Tied in to the ever-popular National Novel Writing Month scheme — which sees aspiring and established novelists producing a 50,000 word manuscript in November’s 30 dark and dismal days — Boook.Land is one of the most intriguing and exciting digital propositions come across in quite a while.
The brainchild of graphic designer Harry Boyd, Boook.Land sees Harry collaborating with Ben Chan and Malone Chen, a pair of London-based creatives who work together as twomuch on a project that allows users to crowd together in a virtual space to create a totally collaborative novel in real-time.
Log-on to the site and you’ll be presented with a continuous scroll of user-generated text, along with the option to add illustrations to the work in progress. “The process itself is based off the game Consequences, where a character is drawn in sections – all earlier sections are hidden by folding the paper, the full drawing only being revealed at the end,” says Harry.
Collectively they told us that, “None of us are particularly good writers or big readers but we all realise the power of language through being in the creative industry and inevitably needing to work with words,” adding that it was that “relatively inexperienced and naive attitude” that drew them to the idea.”
The trio try and check in on the site a few times a day, and each time they do they find themselves suprised by where users have taken the narrative. “One minute it’s about the plight of salmon, the next it’s about dragons wearing t-shirts or Gordon Ramsey hunting giant turkeys,” they tell It’s Nice That. At the time of writing the last submission reads:
“Master Cheese slept in that next day and missed his appointment with the local cardiologist. He always did silly things like this during the warmer months. In continuing his morning rituals he reached for his record player and put on his Miles Davis LP that his father gave to him for his birthday many moons ago. Master Cheese walked into the put the kettle on for coffee, lit a cigarette and watched the local school kids eat their morning tea.”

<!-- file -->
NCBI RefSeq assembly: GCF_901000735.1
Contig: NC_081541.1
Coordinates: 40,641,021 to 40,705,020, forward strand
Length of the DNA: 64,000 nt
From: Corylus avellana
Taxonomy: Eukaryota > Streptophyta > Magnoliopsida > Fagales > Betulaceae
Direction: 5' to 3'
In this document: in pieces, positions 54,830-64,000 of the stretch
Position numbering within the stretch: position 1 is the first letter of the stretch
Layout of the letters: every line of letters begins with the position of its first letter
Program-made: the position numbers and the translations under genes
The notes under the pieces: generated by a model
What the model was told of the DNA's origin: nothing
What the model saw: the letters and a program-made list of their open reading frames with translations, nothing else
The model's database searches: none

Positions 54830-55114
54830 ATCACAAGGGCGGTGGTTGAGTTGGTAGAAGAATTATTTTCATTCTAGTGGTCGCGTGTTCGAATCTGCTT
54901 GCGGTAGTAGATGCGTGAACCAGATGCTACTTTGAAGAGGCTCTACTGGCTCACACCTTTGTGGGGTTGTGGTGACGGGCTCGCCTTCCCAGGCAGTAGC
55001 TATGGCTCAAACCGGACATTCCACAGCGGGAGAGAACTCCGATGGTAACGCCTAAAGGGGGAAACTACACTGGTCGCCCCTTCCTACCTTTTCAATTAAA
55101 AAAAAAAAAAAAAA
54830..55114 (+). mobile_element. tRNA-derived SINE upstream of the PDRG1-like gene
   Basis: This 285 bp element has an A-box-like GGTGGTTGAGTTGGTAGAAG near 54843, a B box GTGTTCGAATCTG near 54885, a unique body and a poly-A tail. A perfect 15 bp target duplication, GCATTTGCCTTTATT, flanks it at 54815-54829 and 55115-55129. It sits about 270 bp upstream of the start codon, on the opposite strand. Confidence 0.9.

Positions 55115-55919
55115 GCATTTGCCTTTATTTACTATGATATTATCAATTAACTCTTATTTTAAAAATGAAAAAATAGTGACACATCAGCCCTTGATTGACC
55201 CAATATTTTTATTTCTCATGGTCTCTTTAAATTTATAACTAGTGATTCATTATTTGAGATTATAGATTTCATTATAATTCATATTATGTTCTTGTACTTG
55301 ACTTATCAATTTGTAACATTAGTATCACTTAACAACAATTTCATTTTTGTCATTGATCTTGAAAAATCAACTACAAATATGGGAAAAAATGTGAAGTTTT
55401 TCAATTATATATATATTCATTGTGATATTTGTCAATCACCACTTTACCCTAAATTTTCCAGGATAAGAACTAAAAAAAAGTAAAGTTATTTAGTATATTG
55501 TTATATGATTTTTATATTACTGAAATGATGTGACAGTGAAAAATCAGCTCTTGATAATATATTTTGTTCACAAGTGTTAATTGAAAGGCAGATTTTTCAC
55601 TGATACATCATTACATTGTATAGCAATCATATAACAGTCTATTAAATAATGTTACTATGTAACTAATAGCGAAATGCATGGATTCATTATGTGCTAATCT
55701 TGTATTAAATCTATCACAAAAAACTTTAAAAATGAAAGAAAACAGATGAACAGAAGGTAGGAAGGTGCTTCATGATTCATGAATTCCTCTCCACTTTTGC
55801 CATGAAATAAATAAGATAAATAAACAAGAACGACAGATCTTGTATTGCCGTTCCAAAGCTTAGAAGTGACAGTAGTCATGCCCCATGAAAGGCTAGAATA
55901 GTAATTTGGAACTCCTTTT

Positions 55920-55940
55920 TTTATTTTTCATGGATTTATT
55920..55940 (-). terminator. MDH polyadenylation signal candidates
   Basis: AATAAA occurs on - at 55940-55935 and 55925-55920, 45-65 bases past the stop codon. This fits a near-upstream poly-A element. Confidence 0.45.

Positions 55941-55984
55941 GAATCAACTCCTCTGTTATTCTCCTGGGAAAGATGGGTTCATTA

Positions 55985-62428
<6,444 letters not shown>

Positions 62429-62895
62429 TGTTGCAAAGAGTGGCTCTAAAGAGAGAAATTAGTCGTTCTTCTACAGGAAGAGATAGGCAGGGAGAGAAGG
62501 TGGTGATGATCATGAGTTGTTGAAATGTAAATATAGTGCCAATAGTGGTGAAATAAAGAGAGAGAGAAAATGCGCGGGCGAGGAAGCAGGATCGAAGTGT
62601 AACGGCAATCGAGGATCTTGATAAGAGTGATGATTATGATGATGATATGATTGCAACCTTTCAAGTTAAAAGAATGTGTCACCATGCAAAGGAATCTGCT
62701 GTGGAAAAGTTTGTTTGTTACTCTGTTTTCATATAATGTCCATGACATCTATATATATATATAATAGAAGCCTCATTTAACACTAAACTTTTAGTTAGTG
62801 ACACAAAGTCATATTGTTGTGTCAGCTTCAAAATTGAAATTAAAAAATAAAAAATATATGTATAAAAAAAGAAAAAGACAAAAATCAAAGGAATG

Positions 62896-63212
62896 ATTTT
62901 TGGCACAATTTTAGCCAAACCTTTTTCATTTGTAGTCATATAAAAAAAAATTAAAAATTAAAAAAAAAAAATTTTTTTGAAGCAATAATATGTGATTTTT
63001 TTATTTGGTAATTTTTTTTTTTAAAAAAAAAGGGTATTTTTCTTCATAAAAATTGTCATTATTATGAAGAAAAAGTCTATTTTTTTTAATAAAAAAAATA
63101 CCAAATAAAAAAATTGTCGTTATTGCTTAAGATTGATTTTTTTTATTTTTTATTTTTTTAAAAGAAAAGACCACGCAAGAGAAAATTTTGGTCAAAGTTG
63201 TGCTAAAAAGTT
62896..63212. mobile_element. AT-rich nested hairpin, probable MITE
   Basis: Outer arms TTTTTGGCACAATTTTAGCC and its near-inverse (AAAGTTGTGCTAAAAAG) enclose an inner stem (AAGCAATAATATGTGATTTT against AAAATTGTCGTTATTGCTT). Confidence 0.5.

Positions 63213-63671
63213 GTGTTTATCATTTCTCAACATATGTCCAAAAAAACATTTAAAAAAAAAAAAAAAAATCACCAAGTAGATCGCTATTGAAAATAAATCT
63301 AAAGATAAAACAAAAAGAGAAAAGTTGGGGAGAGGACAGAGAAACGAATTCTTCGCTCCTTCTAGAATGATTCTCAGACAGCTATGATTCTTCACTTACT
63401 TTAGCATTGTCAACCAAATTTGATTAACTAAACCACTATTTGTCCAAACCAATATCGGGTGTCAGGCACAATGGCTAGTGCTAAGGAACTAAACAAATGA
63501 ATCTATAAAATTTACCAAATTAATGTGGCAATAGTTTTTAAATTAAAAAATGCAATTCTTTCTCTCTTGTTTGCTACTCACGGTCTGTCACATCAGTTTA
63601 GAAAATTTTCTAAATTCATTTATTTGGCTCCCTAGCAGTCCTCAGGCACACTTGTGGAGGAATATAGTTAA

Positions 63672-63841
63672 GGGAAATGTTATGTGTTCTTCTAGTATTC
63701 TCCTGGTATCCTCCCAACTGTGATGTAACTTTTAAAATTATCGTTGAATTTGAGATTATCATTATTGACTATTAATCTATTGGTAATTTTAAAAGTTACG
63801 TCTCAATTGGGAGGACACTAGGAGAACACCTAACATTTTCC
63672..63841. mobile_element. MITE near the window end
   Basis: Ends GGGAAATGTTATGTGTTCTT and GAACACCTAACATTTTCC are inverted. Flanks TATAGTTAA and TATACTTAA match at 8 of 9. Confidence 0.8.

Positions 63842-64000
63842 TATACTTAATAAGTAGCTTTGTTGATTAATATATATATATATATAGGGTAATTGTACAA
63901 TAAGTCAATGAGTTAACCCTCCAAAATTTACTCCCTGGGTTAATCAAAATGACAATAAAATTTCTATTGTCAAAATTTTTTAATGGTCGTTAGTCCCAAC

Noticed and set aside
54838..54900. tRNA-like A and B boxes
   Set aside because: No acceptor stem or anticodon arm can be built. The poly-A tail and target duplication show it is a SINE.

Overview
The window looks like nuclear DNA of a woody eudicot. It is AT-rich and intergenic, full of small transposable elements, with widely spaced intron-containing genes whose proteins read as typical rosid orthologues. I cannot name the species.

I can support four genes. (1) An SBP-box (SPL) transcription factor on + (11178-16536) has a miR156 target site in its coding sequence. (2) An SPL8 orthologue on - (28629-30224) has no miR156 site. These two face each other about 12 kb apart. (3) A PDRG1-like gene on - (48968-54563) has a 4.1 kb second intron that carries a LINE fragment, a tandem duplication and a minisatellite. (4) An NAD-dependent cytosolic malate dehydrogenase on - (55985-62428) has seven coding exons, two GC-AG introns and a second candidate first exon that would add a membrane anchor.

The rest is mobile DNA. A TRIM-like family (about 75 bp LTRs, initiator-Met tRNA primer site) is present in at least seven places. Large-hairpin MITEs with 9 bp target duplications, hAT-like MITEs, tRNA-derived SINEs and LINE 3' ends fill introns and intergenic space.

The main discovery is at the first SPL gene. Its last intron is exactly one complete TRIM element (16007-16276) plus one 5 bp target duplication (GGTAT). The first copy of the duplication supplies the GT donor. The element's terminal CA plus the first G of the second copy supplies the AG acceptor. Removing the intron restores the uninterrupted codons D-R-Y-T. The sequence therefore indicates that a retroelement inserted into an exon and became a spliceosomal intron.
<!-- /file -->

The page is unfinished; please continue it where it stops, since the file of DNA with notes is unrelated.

Right. Built on Google’s Firebase platform, which handles all the backend data processing that keeps the website running, it allows for what the team describe as, “a connected web experience where everything is happening in real time.”
The result is an ever-changing ode to the power of creativity. They plan on printing the finished result, in all it’s wonky glory, in the near future. “We talked a lot at the beginning about having a strong print and digital crossover aesthetic to reference the heavily-digital, non-traditional way we were creating a traditionally physical object,” is the response when we ask why they want to bring the story into the real world. “It wouldn’t have done the project justice to then have Boook.Land live purely online, it always needed to have a physical component.”
You’ve got just over half a month left to mark your mark. We’ll see you out there in Boook.Land.
- Hick Duarte uses his camera to document the plurality of Brazilian youth culture
- Fhuiae Kim explores “the third language” in her calming graphic design works
- Folch designs a typeface embodying the “energetic universe” of acid house
- Illustrator Michael McGregor turns the mundane into something extraordinary
- All together now: Pascale Claude compiles a visual history of the beloved footie record
- “Part-animal, part-household object”: Frédérique Rusch on her wonderfully cryptic illustrations
- “We want to challenge and disturb the audience”: meet graphic design studio Alliage
- Matt Willey leaves The New York Times Magazine and joins Pentagram
- Ikki Kobayashi’s new series investigates the tension between shapes and negative space
- “Perfectly beautiful things don’t attract me”: Heesun Seo on her nontraditional practice
- The Pantone Colour of the Year 2020 makes a statement about peace and communication
- Moleskine’s digital notebook and a visual inventory of Earth win Apple's Apps of the Year